Five Takeaways From the Latest Housing Starts Report
Nick Timiraos | Wall Street Journal | May 16, 2013 | link
- European Pressphoto Agency
- New homes under construction in Atlanta in April.
Housing bears and housing bulls each had something to boost their spirits in Thursday’s report on new-home construction. Housing starts fell by 16.5% in April to their lowest level since last November, but as is often the case, the headline number masked a few important nuances. Here are five takeaways:
1. The April drop was due primarily to the often-volatile multifamily sector. Starts of single-family homes fell by 2.1% from March’s level, and stood 20.8% above the year-earlier level. Multifamily construction, which had posted a 26.9% gain in March from February, posted an even larger 37.8% drop in April from March. The drop-off in multifamily construction should, for the moment at least, ease fears of an apartment-construction bubble.
2. Permit activity was strong. This is important, both because permits are subject to less jarring revisions than housing starts, and also because permit activity is a fairly reliable indicator of starts. Permits jumped to their highest level since June 2008 at a seasonally adjusted annual rate. Single-family permits rose to their highest level since May 2008.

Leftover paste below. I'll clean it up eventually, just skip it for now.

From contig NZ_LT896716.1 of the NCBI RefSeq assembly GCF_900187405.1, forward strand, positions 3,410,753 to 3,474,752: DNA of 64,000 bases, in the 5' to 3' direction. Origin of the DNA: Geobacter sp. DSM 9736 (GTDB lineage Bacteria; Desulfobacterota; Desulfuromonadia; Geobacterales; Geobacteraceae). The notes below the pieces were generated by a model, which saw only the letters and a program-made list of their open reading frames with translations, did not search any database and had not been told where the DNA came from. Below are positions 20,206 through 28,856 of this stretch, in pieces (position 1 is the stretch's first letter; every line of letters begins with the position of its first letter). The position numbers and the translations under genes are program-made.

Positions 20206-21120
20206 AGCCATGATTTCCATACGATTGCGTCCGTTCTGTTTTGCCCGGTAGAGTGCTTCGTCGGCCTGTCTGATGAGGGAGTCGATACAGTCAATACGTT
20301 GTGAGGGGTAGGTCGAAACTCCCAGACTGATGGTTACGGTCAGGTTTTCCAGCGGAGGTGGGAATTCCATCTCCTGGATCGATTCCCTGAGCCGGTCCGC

3. The slowdown in single-family home construction isn’t necessarily a slowdown in the housing market. The seasonally adjusted annual rate of 610,000 units in April, is the lowest level of the year, but rather than signal a drop in demand, it could instead reflect supply and cost pressures facing builders, as rising land, labor and materials costs eat into their margins. Some home builders have said they’re building in fewer communities—putting up fewer homes—in order to boost prices. If there’s a negative in today’s report, it’s that the inventory crunch in many markets isn’t going to subside as long as builders don’t build more homes.
4. If starts are low, and inventory stays tight, there could be more room for price gains this year. At the beginning of the year, some analysts believed that inventory of homes for sale could pick up amid a rebound in home construction and higher prices that induced more homeowners to sell. While there are some signs of the latter, the inventory pressures haven’t eased much in many of the most constrained markets. This means prices could continue to rise.
5. The upshot is that Thursday’s housing report isn’t as much a signal that the sector is cooling—at least not until there are a few more of these reports—and instead a sign that the housing rebound isn’t going to unfold in a straight line.